Shortly, a little bit before at 12 midnight local time, we received a call at our communications center of a gentleman that stated that he was over at the Sports Book at the Stardust Hotel and Casino on Las Vegas Boulevard, which is known as "the strip." The gentleman told us that he was talking to an individual, that he believed that individual was, in fact, Charles McCoy. He said he had talked to him. He had seen pictures. The gentleman was driving a green Geo Metro vehicle with Ohio plates. He -- the gentlemen told us that he confirmed that there was a Charles McCoy, a person by the last name of McCoy that was registered to the Budget Suites, which is located at 1500 Stardust Road here in Las Vegas, Nevada, which is located just behind the Stardust Hotel and Casino. Our detectives went and interviewed this gentleman a little bit further, confirmed the information. And we, in fact, then began a surveillance with our patrol officers, our detectives from our fugitive section, and general assignment detectives.

We confirmed that there was, in fact, a Charles Mccoy registered to a room at the Budget Suites. However, the vehicle was not in the parking lot. So they began a surveillance. Twenty minutes later, the green Geo Metro with Ohio plates pulls up to in front of the apartment this gentleman was registered at. Our officers approached him, identified themselves as police officers, took him in custody without any incident, without any fight, any struggle. He did say that his name was Charles McCoy. He had identification to the same. He is currently being interviewed by our detectives, and that's basically what we have at this time.

O'BRIEN: At a press conference held a couple of days ago, investigators said that Charles McCoy purchased a gun, that he might be armed and dangerous, that he was suicidal and homicidal. Has any weapon been found in his motel room, or in his car or on his person?

MONTOYA: My understanding is that there were no weapons on his person. We are in the process of obtaining a search warrant to search his room and to search his vehicle at this time.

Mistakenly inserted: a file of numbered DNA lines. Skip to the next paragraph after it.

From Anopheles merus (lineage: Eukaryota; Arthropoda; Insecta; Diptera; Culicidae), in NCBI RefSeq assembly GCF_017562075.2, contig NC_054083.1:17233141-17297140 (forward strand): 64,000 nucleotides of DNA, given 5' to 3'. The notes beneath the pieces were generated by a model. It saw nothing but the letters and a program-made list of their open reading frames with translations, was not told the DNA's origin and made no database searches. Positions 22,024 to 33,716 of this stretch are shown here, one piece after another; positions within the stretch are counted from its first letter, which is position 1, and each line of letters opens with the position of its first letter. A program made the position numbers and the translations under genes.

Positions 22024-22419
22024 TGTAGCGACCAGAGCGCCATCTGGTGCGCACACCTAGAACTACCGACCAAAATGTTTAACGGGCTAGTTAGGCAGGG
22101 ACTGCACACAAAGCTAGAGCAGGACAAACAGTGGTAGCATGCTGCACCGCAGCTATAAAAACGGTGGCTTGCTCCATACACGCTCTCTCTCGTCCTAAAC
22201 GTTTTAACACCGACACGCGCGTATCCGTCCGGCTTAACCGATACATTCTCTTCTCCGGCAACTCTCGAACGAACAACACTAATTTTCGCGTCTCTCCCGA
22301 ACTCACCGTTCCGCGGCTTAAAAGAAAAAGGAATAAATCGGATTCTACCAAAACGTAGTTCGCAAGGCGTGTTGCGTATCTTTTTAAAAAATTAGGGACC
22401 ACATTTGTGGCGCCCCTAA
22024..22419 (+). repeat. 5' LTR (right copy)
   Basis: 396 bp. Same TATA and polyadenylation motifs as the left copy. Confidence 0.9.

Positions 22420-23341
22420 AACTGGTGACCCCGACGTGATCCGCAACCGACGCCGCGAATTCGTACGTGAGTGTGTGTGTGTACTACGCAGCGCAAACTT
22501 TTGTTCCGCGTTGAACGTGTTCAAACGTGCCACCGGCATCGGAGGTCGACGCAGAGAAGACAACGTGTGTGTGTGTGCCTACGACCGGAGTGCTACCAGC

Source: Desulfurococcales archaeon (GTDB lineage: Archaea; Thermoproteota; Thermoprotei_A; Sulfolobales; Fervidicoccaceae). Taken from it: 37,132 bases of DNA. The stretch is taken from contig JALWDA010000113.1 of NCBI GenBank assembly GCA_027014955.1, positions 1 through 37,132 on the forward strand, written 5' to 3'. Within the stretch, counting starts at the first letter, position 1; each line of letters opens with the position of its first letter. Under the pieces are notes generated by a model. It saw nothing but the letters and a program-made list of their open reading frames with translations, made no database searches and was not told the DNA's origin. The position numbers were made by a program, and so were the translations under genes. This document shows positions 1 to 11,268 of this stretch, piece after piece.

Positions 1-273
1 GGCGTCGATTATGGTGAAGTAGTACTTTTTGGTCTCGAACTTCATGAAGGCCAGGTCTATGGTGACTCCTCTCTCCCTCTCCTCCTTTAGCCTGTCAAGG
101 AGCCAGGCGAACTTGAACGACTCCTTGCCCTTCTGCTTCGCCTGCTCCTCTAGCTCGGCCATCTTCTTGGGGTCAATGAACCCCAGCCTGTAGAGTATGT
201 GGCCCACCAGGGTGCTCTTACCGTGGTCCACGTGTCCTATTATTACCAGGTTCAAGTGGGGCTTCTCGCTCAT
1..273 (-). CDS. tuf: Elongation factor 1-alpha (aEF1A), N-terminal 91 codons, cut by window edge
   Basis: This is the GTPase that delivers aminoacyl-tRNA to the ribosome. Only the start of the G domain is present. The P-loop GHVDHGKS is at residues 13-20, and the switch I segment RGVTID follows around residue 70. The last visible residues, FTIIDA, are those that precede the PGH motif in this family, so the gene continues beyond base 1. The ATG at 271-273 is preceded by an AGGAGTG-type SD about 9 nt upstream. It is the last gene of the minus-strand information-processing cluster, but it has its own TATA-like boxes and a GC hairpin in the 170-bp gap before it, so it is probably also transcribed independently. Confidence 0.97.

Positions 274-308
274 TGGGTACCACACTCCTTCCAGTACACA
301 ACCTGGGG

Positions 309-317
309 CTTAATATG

O'BRIEN: Outside of confirming his name and showing I.D., has he said anything of note?

MONTOYA: No, ma'am, I don't know. Like I said, they are currently interviewing him at this time, so I don't have that information.

O'BRIEN: Jose Montoya is the public information officer for the Las Vegas Police Department, joining us. Mr. Montoya, thank you very much for your time. Appreciate it -- Bill.

HEMMER: All right, medical news, quickly this morning. Which products are truly low carb and which are not? The FDA hopes new labeling guidelines may ease the confusion. Johnny Bowden is the author of "Living The Low Carb Life." He's with us now this morning in Dallas, Texas.

Good morning to you. Nice to have you on our program today.

JOHNNY BOWDEN, AUTHOR, "LIVE THE LOW CARB LIFE": Good morning. Great to be here.

HEMMER: So the FDA wants to do its own guidelines. What do you say now about the current guidelines. You walk into a grocery store, you read the label, and you can believe how much of that then?

BOWDEN: Well, I think if you go with products made by reputable companies that have been around a while, they're not Johnny-come- latelys to the low-carb craze, I think you can pretty much trust them when they talk about net carbs. I think you are going to see lots of people getting on the bandwagon, and you're to have to -- it's going to be consumer beware.

HEMMER: Yes, I'm looking for a definition of "net carb." What is net carb content?

BOWDEN: Net carb is a very easy thing to understand. Remember, when we are doing a low-carb diet, what we're really looking at is what, is the impact this food is going to have on your blood sugar? Net carbs is just the total amount of carbs, minus the fiber. Fiber has no appreciable effect whatsoever on blood sugars. So they subtract the fiber and sometime the sugar alcohols from the total carbs, and they give you the net carbs, which is the amount that is going to really impact you. That's all you got to really worry about.

HEMMER: You know, listen, the brand name for Atkins continues to get more and more popular. You can see it when you walk into delis here in New York City. You have got that Atkins label right next to the product that they're trying to sell. Practical ways to measure for low-fat carbs, other than looking for that Atkins a.

BOWDEN: Well, and that is one good way, because it's a reliable brand you can count on. I think there will be other reliable brands that you can count on. But definitely, the net carb is the thing that you're looking for. If you are looking at a regular label, you just look at the carb label, and you subtract the fiber. If it's got 25 grams of carbs, and 15 of fiber, you are looking at 10 net carbs.